34. irishgirl says:

    I know exactly what you were talking about with regards to the Fathers of Mercy and their ‘Examination of Conscience’! Here in Upstate NY we had Father Wade Menezies of the Fathers of Mercy here for a ‘Family Rosary Crusade’ and then a three-day parish mission. I went to confession to him and told him that I find it hard to go to confession. He asked me if I took one of the ‘Examinations’, and I said I did (they were snapped up pretty quick, BTW).
    But I still ‘go blank’ anyway when I go to confession. I don’t want to take up a lot of the priest’s time, especially when I know there is a line of other penitents outside impatiently waiting. So I try to ‘be blunt, be brief, and be gone’!

  35. Denita says:

    I think writing things down is a good idea. My problem is, even after a year, I still don’t know the Act of Contrition by heart. That can be embarrassing when I cant find my copy of it in my Missal.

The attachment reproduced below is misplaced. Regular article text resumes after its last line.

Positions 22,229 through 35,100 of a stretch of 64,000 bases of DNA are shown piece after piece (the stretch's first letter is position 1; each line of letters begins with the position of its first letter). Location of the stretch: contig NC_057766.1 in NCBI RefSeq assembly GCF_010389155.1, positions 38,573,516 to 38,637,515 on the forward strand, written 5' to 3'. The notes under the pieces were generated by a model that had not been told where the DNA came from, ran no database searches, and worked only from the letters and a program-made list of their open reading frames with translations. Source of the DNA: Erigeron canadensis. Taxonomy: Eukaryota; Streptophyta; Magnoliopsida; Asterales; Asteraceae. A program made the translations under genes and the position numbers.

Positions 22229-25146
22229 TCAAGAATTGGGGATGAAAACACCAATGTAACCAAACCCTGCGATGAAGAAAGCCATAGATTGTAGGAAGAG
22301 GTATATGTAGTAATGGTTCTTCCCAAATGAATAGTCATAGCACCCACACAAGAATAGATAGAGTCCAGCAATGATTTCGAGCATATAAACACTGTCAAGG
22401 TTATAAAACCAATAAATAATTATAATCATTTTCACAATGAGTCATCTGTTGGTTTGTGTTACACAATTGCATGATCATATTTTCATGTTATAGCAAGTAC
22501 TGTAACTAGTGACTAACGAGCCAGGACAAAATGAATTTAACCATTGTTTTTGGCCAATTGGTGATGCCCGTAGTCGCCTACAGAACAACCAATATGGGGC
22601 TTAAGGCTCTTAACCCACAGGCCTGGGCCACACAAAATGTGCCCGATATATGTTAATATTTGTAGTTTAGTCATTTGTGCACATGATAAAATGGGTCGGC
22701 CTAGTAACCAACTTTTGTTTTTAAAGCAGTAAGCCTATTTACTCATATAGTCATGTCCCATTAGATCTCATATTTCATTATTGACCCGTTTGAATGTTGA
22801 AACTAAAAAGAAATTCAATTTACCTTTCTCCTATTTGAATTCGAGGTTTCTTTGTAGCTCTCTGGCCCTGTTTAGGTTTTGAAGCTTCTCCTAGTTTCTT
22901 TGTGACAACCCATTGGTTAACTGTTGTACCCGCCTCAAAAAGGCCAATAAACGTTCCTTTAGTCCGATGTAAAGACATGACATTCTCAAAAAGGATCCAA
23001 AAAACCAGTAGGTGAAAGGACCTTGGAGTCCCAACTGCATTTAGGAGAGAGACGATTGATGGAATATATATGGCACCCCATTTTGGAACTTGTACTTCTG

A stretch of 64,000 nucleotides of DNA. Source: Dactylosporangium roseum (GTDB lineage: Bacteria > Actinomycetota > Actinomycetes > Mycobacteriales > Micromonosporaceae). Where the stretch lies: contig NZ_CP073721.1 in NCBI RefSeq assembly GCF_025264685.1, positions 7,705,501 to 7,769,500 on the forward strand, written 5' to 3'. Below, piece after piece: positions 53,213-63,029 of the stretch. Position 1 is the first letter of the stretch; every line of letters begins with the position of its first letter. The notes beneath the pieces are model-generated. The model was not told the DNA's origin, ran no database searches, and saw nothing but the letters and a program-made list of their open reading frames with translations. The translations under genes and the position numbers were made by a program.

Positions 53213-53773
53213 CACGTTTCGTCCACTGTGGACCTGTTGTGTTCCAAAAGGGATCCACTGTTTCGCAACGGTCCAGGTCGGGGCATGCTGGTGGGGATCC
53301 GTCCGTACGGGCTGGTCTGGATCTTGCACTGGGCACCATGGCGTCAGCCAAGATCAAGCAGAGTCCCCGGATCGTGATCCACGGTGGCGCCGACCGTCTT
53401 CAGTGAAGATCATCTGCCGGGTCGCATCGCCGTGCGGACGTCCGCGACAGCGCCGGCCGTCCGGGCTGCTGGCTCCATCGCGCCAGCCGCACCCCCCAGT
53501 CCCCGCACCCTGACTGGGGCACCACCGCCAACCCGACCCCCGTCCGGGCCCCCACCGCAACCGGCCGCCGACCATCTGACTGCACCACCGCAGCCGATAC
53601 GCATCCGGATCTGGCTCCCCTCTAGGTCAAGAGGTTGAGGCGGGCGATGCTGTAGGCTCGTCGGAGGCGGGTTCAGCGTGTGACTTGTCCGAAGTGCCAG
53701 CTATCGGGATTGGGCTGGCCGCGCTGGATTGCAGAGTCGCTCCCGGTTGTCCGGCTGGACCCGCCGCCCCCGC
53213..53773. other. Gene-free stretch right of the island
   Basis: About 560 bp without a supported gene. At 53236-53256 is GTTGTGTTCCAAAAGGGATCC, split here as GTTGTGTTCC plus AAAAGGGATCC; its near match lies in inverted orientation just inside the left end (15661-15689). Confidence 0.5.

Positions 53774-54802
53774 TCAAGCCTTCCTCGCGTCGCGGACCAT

On a lighter note, I was in the confessional once, and Father’s cell phone went off! :P

  36. Supertradmum says:

    The basic version is a five step one from St. Ignatius. 1) To thank the Lord for the graces, both temporal and spiritual you received.
    2) Ask for the grace to know your sins and to struggle to rid yourself of them.
    3) Examine your thoughts, words and actions from one hour to the next.
    4) Ask God to forgive you for the sins you have committed.
    5) Make a resolution to amend your life with God’s grace.
    Here is another version from the great Father Hardon, Jesuit.